Mr Kaundama says that through modern harvesting methods, his yield has increased from 5-8 bags per acre, to 12-18 bags.
“I lease the sheller from our co-operative at a cost of $4 a day. It is among the technologies that have helped us because we plant maize for commercial purposes, hence the need to minimise losses,” Mr Kaundama says.
Yield Wise project
In Kenya and Uganda, weevils have been singled out as a major cause of post-harvest grain losses, with chemicals also bringing about the aflatoxins issue. The region has for years seen farmers lose through poor storage facilities and substandard storage, forcing most farmers to dispose of the maize immediately at lower costs rather than face losses during storage.
However, under the $130 million Yield Wise project initiated by the Rockefeller Foundation and Agra to reduce post-harvest losses in maize, countries like Tanzania, where maize farming is practised by the majority of the farmers, will see a change in the post-harvest handling of this produce.
Govere Jones, the Agra Yield Wise project co-ordinator, says that they have been able to link farmers to big buyers due to a value chain approach from the planting to storage.
“We have managed to do this through aggregation, which allows collective selling by farmers to a single buyer through a forward delivery method. All this has been made possible because of the proper storage solutions, like metal silos and hermetic cocoons,” Mr Jones said.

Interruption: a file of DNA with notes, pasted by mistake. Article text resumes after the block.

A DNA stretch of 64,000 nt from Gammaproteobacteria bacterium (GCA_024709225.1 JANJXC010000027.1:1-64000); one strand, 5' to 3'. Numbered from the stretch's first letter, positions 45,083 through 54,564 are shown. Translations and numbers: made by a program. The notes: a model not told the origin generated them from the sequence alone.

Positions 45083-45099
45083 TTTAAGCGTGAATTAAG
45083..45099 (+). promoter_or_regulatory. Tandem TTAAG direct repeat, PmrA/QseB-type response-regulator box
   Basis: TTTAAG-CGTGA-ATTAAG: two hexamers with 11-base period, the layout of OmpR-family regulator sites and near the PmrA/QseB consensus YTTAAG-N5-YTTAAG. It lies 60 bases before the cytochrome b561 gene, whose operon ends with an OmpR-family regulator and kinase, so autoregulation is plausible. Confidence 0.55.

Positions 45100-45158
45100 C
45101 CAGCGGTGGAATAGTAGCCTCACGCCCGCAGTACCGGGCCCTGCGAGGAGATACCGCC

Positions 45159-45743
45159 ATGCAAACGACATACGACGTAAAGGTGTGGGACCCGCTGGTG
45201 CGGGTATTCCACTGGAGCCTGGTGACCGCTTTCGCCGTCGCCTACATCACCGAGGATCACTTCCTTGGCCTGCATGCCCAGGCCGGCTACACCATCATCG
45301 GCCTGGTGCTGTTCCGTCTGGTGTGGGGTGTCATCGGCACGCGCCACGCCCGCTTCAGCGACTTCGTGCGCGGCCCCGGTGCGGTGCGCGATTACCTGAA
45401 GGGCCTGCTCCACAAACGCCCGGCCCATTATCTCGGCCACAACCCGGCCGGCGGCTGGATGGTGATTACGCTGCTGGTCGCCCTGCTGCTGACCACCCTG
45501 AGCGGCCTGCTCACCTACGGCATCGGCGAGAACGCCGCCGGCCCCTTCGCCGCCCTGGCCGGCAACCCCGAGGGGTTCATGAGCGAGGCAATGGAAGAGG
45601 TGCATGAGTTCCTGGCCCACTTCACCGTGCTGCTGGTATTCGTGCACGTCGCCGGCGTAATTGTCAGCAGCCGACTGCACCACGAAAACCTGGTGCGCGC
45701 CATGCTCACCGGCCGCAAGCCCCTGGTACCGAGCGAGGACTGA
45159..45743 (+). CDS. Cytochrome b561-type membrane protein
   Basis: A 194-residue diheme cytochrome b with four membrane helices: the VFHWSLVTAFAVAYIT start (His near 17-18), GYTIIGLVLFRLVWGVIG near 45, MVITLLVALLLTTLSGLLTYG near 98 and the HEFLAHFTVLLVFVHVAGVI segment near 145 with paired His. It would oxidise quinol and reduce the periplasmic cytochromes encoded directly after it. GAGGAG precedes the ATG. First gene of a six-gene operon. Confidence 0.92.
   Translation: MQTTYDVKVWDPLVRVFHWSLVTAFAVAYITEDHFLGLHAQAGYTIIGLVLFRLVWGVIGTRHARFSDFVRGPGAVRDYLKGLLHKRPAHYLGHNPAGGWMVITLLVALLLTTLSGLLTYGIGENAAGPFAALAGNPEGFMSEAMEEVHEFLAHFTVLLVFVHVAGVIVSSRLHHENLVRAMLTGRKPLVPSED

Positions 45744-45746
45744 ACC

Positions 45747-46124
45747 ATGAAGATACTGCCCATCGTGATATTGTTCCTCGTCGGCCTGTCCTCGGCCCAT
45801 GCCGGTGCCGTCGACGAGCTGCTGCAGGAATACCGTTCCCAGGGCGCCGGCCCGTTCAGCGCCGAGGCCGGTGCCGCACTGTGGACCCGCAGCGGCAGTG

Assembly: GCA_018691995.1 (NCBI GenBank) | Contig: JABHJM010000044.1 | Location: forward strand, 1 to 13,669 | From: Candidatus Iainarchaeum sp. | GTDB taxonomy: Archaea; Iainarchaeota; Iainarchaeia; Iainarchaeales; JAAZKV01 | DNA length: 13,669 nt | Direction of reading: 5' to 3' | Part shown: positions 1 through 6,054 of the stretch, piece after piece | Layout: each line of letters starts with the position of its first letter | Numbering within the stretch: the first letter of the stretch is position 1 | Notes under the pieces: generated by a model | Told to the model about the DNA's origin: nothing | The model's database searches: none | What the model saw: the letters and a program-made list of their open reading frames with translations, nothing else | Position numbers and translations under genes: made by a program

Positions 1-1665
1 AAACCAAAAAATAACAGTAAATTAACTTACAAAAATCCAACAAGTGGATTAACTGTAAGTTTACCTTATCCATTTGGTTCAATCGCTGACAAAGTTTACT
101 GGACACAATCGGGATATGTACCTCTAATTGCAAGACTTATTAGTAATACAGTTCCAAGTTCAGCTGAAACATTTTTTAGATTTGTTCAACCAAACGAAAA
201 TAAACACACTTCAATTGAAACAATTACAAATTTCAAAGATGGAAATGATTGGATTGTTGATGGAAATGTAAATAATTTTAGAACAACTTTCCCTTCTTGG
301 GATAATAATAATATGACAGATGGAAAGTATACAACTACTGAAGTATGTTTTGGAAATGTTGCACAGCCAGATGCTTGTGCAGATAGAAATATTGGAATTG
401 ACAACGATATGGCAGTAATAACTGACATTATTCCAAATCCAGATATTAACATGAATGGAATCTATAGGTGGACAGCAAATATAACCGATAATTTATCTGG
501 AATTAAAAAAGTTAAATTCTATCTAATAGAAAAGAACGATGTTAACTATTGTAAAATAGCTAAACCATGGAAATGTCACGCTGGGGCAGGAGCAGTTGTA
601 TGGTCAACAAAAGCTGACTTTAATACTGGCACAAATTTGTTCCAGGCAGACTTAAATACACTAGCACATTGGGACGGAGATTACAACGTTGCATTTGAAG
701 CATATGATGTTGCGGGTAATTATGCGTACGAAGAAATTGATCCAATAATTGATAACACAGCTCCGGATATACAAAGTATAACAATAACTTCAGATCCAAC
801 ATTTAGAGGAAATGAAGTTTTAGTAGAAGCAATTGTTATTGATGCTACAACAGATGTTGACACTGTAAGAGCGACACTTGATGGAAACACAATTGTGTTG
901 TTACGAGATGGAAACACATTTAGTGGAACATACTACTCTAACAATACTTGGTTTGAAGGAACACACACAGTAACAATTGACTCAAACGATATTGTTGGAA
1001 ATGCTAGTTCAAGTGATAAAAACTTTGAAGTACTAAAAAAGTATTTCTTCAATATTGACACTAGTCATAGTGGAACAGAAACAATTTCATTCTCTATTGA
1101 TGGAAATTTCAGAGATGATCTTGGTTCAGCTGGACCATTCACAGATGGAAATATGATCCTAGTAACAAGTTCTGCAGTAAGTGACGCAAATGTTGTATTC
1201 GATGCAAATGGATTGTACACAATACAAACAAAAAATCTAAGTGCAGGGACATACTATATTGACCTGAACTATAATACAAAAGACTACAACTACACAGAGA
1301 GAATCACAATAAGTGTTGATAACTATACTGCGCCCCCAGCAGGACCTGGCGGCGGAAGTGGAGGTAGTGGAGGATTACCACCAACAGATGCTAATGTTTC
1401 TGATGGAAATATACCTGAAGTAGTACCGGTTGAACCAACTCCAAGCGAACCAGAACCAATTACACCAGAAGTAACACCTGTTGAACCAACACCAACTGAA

Farmers in the region are now organised into co-operatives, where they are supported with finance to buy seeds, storage bags, shelling machines and even find buyers in a bid to ensure the losses are minimised at each level.
Post-harvest food losses in sub-Saharan Africa have seen 20 million tonnes of grain or 40 per cent of the harvest valued at $4 billion, lost annually through inadequate post-harvest management on the farms, poor storage, lack of structured markets and limited processing capacity. The region alone suffers in excess of $500 million in grain losses annually with Tanzania leading with close to $300 million or 1.5 million tonnes.
One of the implementing organisations in Tanzania, Building Rural Incomes through Enterprise (Briten), said that poor pre- and post-harvesting techniques have limited the farmer’s ability to enjoy the economic benefits of maize, one of the country’s food exports.